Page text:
the watchman waketh in vain. Hence when, soon after the outbreak 


It is to this distressing period in the history of Provin 
cial Pennsylvania that the records thus introduced belong. 

of hostilities, warm friends in New York dispatched a supply of arms 
and ammunition to Bethlehem, bidding the Brethren to take them, go 
forth, and fight the Indians, Bro. Spangenberg felt called to make the 
following exposition. The gentleness of the rebuke it administers, the 
feeling of tender compassion for the slayers of his Brethren, and the 
spirit of forgiveness and of calm trust in the wisdom and mercy of the 
Saviour it expresses, will furnish the reader with prominent points in 
the character of the man who at that time was set to watch over the 
Brethren s Church in America. He here speaks, not like some pom 
pous prelate ex cathedra, but in lowly speech, and yet with Christian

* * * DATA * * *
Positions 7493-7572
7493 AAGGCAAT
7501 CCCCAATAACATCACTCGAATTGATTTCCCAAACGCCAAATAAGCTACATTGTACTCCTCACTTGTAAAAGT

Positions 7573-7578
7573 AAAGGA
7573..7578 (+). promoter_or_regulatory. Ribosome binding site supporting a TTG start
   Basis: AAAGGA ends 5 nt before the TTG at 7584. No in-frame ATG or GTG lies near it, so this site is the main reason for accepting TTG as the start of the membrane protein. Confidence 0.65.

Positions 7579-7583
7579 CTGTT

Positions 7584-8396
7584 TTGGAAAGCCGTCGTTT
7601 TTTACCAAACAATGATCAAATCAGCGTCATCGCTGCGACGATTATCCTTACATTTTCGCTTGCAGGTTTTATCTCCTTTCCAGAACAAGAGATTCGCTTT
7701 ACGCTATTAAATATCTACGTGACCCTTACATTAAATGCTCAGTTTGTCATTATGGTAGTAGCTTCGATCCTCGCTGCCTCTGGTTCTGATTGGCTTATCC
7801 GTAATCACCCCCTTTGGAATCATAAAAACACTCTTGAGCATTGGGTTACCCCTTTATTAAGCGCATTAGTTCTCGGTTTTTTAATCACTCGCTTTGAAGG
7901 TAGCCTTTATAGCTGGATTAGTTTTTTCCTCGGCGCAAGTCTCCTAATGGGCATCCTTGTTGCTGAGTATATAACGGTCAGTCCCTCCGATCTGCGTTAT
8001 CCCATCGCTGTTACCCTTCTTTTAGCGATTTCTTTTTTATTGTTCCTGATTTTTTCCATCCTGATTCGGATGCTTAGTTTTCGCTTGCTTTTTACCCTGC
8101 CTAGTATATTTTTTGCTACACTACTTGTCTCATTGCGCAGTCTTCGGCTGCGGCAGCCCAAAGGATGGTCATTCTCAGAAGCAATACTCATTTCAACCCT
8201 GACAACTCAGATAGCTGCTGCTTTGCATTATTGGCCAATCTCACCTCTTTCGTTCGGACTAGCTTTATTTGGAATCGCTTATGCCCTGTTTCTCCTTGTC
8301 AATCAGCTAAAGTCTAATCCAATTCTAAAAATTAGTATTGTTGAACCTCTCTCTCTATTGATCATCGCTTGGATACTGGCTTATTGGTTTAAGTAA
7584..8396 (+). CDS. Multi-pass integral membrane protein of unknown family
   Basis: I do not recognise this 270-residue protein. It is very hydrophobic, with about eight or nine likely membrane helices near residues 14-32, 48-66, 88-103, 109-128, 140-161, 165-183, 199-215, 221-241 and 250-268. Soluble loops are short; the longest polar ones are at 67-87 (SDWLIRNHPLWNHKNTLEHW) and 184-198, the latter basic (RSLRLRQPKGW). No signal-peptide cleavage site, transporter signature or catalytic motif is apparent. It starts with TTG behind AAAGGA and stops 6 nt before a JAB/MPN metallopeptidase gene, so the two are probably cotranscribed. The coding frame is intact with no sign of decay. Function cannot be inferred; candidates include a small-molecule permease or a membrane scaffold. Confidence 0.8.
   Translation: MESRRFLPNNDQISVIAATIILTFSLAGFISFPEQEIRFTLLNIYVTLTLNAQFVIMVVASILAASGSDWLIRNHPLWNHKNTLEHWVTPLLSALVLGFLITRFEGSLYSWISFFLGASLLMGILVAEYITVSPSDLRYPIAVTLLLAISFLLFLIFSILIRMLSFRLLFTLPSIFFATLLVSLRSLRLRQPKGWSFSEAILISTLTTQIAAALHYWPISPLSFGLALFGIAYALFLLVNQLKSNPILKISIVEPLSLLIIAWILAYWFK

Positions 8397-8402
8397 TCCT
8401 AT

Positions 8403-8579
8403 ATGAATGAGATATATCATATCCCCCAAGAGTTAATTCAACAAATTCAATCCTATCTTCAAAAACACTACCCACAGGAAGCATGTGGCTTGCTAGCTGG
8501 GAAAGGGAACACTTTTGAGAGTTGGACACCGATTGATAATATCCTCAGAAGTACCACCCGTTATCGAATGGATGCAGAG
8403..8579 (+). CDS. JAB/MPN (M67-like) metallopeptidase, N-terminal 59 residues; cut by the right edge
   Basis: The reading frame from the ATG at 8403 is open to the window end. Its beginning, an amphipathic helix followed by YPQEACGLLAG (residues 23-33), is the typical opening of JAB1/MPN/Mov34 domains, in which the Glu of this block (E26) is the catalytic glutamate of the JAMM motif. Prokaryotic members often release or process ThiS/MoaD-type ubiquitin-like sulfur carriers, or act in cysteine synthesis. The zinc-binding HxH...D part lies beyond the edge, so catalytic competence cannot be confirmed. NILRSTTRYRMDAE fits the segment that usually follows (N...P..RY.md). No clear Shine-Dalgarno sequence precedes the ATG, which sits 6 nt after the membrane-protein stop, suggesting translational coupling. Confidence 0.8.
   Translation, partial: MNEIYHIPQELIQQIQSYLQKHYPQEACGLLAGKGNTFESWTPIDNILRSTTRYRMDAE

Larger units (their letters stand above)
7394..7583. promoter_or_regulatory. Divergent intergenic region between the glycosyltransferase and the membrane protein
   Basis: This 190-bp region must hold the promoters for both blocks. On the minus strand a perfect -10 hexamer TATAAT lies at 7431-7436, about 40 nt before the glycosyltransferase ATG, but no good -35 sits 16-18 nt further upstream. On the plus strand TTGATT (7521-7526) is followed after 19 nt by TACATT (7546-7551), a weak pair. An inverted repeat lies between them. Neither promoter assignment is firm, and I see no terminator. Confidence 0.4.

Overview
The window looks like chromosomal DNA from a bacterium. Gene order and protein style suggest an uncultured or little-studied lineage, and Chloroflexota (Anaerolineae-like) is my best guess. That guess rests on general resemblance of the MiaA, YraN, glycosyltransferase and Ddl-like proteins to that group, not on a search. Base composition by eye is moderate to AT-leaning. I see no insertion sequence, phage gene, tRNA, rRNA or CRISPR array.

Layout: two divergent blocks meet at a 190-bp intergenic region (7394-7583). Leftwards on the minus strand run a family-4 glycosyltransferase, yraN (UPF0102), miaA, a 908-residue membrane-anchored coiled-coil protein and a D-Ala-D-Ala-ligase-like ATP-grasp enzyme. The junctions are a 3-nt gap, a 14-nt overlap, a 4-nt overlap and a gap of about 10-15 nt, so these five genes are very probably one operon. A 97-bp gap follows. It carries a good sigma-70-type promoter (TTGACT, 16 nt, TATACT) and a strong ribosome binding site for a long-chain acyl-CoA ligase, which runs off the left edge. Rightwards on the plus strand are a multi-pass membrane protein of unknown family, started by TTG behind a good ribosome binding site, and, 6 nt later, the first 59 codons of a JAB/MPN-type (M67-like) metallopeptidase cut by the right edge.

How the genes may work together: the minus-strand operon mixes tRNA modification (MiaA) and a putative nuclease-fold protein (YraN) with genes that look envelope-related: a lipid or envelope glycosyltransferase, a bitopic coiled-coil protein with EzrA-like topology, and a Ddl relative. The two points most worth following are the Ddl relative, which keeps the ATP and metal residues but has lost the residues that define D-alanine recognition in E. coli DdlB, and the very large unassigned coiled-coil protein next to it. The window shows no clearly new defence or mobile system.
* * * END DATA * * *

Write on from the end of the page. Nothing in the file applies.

majesty; his words falling impressively upon the ear and reaching the 
heart, as do those of the fatherly Ambrose, or even as those of the 
Apostle of the Gentiles, when speaking, not in his own dignity, but 
with the solemn earnestness inspired by his Master. 


" I think it necessary to be plain with you, for I observe that some of 
you do not know what to make of the Brethren. I have received let 
ters in one day, all written in love, and out of a tender concern for 
us, but in substance opposite to one another. Some of them advised 
us to make no resistance to the barbarous enemy, but rather to come 
away from our settlements. Others write us to stand upon our defense, 
and to oppose such wicked and abominable creatures who are doing 
the work of their father, who was a mnrderer from the beginning. 

" We know, God be thanked, what we are doing, and are not in doubt 
about the course we should pursue. Our Saviour is with us and we feel 
both in private and in public his Gracious Presence. His Spirit is not 
less to us than a tender mother guiding us into all truth according to